This post contains affiliate links. We earn commissions if you purchase products from retailers after clicking on a link from our site. As an Amazon Associate, we earn from qualifying purchases.
If you’re a percussionist trying your hand (get it?) at the bongos, you might find that it’s a very different than playing with sticks. There are specific skills to focus on that I’ll cover in this post
By the way, looking for recording equipment and musical instruments? Check out Sweetwater.com for microphones, monitors, audio interface or any other recording gear that you could ever need. (Affiliate Link)
If you want to level-up your skill at playing the bongos, I’ve created 13 rudiments for the bongos and I’ll explain what skills these rudiments will help with.
Make sure to bring out your metronome!
If you practice these drills without a metronome– I hate to be the bearer of tough love, but it will almost be as good as not practicing at all. As a percussionist, it’s a sacred duty to keep the rhythm of the song–the band relies on the percussionists to keep time and make sure the song is locked and solid.
Focus on evenness and consistency, not speed.
Bounce rolls are not really a thing when playing bongos, and Double-stroke rolls are less common (although they can still be helpful), however, single stroke rolls are fundamental to bongo playing and you can’t live without them.
These exercises should be started very slowly (40-60 bpm). Being able to play single stroke rolls evenly makes a huge difference in the quality of your single stroke rolls.
As far as what parts of your hands to use while practicing, there’s nothing wrong with trying everything that you’d normally play. Try practicing with just your index fingers, or try playing with the first few fingers of both hands.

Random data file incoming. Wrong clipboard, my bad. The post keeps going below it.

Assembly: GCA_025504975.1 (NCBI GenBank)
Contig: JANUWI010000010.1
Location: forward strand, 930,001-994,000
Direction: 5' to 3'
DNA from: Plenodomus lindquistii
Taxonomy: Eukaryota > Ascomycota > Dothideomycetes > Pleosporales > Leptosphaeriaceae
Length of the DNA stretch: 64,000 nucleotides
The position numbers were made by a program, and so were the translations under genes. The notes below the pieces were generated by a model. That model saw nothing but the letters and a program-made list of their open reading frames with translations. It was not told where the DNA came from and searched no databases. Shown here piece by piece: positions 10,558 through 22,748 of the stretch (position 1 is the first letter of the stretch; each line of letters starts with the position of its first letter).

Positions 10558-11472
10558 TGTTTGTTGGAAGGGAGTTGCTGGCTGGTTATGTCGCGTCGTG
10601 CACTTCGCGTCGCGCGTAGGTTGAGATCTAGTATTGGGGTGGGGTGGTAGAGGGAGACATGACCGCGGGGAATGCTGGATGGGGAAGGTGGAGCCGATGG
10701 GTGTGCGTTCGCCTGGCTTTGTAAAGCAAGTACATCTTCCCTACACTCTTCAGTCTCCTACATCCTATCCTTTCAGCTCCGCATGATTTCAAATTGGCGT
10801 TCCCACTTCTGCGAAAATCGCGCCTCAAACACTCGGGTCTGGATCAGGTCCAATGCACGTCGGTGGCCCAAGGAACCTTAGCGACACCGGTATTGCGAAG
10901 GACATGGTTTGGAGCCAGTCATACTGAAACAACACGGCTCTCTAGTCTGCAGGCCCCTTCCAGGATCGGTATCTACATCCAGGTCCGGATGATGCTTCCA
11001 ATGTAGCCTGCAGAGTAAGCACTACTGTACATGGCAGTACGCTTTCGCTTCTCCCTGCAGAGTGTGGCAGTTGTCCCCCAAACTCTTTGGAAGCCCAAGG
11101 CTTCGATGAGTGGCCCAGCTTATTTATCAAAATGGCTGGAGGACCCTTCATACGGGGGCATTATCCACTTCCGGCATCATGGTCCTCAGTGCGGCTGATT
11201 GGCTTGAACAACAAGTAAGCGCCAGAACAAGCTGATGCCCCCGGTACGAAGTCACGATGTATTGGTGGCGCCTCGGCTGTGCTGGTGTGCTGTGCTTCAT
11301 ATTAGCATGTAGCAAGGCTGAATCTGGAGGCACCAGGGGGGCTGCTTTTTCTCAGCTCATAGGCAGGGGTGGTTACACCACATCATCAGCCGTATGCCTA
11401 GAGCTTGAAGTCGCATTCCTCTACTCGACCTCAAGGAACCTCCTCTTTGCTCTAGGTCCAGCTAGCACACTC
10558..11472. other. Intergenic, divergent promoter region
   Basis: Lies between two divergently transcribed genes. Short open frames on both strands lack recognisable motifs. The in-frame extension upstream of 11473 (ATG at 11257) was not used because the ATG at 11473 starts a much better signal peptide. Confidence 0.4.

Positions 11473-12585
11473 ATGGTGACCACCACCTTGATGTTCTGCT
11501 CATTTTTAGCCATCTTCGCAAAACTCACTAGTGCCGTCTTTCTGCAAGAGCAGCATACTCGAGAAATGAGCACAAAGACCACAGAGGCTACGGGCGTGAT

I’ve also notated these to start with your right or your left hand. If you’re like me, starting on the left is surprisingly hard and it takes some effort to get the rhythm to match up with the right.
Rudiment 1: Single Stroke Roll
Naturally, the first exercise is a simple single stroke roll:
These are 32nd notes, so give these all the time you can.
Rudiment 2: Single Stroke Roll On Offbeat
This is worth practicing on its own since many rhythms you may start your single-stroke roll on the offbeat (or anywhere really). It’s a different flow and feel so start slow and work upwards when you can.
Make sure you don’t skip starting on your left hand.
Rudiment 3: Single Stroke Roll With Accents
This exercise will help you nail down the evenness between your left and right hands if you practice starting on each hand.
The clave is fundamental to Latin music, and therefore to the bongos. Even if you’re not playing Latin music, the clave is an integral rhythm to many music styles.
Why practice clave exercises?
If you have a set of rhythms that you are playing from that accentuate the clave, you will probably be fine–however bongoseros often have to create rhythms to fill the music they’re playing on the fly, and thus in order to create solos and rhythms that fit inside a song requires a solid understand and feel for the clave.
The word clave means key, and it turns out there are a couple variations of the clave. For the purposes of this post, I’m only going to be sharing exercises for the Son Clave and the Rumba Clave.
Rudiment 4: Son Clave
This rhythm is a little bit tricky to get used to if you are new to it. It’s a great rhythm to practice all by itself. One easy way to get a better feel for the clave is to play it along with music you like. The clave is fundamental in many Latin music genres (and lots of pop too), so it will fit better in some songs more than others.
Rudiment 5: Son Clave 16th Note Drill
Although this is just 16th notes, the accents go along with the son clave, which makes this rhythm tricky but valuable. When you’re playing complex rhythms the danger is losing the clave. Exercises like this one help ingrain the clave into your playing.